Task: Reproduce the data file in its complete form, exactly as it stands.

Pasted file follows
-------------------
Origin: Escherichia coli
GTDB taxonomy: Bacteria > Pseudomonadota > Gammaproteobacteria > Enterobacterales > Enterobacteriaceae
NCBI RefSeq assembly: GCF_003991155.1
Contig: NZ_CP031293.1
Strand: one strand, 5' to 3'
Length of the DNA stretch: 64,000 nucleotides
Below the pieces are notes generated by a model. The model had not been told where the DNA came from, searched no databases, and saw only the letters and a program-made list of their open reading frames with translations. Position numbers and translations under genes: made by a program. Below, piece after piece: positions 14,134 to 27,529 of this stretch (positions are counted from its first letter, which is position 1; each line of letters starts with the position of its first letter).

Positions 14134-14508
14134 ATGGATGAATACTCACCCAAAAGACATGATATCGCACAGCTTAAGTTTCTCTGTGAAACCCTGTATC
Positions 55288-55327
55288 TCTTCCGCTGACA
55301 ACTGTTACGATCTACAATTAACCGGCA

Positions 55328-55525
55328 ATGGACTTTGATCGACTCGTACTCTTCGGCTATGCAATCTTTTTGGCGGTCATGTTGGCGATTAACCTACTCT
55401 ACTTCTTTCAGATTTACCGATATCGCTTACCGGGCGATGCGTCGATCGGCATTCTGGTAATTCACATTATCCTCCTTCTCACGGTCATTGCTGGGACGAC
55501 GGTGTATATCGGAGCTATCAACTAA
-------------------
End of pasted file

Origin: Escherichia coli
GTDB taxonomy: Bacteria > Pseudomonadota > Gammaproteobacteria > Enterobacterales > Enterobacteriaceae
NCBI RefSeq assembly: GCF_003991155.1
Contig: NZ_CP031293.1
Strand: one strand, 5' to 3'
Length of the DNA stretch: 64,000 nucleotides
Below the pieces are notes generated by a model. The model had not been told where the DNA came from, searched no databases, and saw only the letters and a program-made list of their open reading frames with translations. Position numbers and translations under genes: made by a program. Below, piece after piece: positions 14,134 to 27,529 of this stretch (positions are counted from its first letter, which is position 1; each line of letters starts with the position of its first letter).

Positions 14134-14508
14134 ATGGATGAATACTCACCCAAAAGACATGATATCGCACAGCTTAAGTTTCTCTGTGAAACCCTGTATC
Positions 55288-55327
55288 TCTTCCGCTGACA
55301 ACTGTTACGATCTACAATTAACCGGCA

Positions 55328-55525
55328 ATGGACTTTGATCGACTCGTACTCTTCGGCTATGCAATCTTTTTGGCGGTCATGTTGGCGATTAACCTACTCT
55401 ACTTCTTTCAGATTTACCGATATCGCTTACCGGGCGATGCGTCGATCGGCATTCTGGTAATTCACATTATCCTCCTTCTCACGGTCATTGCTGGGACGAC
55501 GGTGTATATCGGAGCTATCAACTAA